I was once on national television… in my underwear. 😕
It was when I was 5 years old, on a popular children’s show similar to Sesame Street. The goal of the segment was to teach young children how to get dressed by themselves: this was in the early 90s, therefore footage is thankfully not immortalized online.
Possibly even more fun than the filming process was when the show aired and everyone reconvened for a viewing party. One child’s mother brought in three plates of gooey chocolate chip cookie bars for the occasion, and not a single person left that day without having asked for the recipe. The bars would become a staple in my childhood home for many years afterwards.
Today’s recipe is a healthy makeover of those addictive chocolate chip cookie bars.
I played around to find the perfect amount of applesauce to lower the fat, calories, and sugar while still maintaining the bars’ seductively gooey texture. The subtly-strong flavor of the surprise ingredient—molasses!—takes these bars completely over the top.
They are sure to win you over!
Oatmeal Chocolate Chip Cookie Bars
- 1 1/2 cups spelt or all-purpose flour (180g) (oat flour works; the texture is just a bit gummier)
- 1/2 tsp salt
- 1/4 cup rolled oats (20g)
- 1/2 cup brown sugar or date sugar (90g)
- 1 tsp baking powder
- 1/2 cup to 1 cup chocolate chips, depending on how chocolatey you want the bars to be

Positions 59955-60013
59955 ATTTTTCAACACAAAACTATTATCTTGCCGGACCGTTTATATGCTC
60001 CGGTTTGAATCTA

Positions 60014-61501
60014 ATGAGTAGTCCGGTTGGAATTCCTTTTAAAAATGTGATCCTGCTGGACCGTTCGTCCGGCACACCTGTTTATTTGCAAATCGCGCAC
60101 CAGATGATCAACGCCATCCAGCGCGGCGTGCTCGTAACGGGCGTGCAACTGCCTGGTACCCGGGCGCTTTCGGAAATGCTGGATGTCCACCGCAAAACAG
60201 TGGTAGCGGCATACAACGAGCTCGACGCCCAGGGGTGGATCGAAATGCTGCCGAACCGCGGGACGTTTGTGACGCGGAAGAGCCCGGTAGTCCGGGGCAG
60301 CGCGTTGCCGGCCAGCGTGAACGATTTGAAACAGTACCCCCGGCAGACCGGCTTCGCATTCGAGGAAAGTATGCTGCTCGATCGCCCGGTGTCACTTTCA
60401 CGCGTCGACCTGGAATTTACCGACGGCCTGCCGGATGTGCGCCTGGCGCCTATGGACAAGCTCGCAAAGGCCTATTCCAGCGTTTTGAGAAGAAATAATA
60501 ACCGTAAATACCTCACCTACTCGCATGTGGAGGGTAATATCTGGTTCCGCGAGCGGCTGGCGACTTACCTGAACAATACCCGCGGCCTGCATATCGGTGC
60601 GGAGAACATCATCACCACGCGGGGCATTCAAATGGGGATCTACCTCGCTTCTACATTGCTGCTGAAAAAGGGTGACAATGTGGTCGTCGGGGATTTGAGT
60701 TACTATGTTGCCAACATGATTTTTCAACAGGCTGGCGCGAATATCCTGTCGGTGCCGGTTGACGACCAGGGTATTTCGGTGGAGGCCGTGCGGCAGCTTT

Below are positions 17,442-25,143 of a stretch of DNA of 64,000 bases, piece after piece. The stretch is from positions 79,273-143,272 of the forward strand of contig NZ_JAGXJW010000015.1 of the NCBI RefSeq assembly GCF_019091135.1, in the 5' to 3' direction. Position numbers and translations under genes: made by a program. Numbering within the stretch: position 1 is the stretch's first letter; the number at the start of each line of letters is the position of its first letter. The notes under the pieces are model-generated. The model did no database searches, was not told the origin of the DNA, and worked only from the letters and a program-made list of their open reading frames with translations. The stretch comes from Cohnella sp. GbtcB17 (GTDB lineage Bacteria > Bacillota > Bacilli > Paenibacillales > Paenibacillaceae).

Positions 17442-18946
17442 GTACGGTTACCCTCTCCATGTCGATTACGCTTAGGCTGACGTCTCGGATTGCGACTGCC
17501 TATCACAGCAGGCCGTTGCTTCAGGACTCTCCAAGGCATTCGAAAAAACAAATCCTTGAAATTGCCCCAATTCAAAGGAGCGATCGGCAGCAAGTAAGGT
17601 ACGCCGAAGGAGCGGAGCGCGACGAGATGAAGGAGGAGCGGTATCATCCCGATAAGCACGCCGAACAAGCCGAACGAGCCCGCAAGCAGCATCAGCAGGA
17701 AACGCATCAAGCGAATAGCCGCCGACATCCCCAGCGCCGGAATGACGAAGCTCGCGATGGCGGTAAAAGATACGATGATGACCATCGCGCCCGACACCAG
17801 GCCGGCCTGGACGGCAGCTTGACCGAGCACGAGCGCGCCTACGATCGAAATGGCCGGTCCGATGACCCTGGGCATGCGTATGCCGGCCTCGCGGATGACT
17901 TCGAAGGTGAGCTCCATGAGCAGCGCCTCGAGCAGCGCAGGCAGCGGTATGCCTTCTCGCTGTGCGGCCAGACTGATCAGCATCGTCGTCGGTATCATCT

- 1/2 cup vegetable or coconut oil (80g)
- 1/2 cup applesauce (120g)
- 2 tsp pure vanilla extract (9g)
- pinch stevia, or 2 tbsp sugar of choice
- 3 tbsp blackstrap or regular molasses (43g)
Preheat the oven to 325 degrees and line the bottom of an 8×8 pan with parchment paper, then set aside. In a mixing bowl, stir together the first 6 ingredients. In a separate bowl, whisk together all liquid ingredients, then pour wet over dry and stir to form a batter. Spoon into the prepared pan. Bake 25 minutes. Makes 15-24 squares, depending on how large you cut them. (The ones in the photos are cut from 24.) I love the unique molasses flavor in these bars, but you can always substitute pure maple syrup or agave or honey (vegans don’t use honey) if you’d prefer.
Completely unrelated: I can’t go any further without giving a long-overdue mention to Sara Kiesling, an extraordinarily-talented photographer and one of my favorite people in the world. I was lucky enough to work with Sara a few months ago when she came over to do some author photos, and we spent the entire day talking about basically everything under the sun.
When she sent me the images from our shoot, I was shocked at the incredible quality: the clarity, the sharpness, the white balance and brightness (especially the brightness, as they’d been shot on a cloudy day). Then Sara really shocked me by saying the photos weren’t even edited! I can’t say enough good things about Sara!!!
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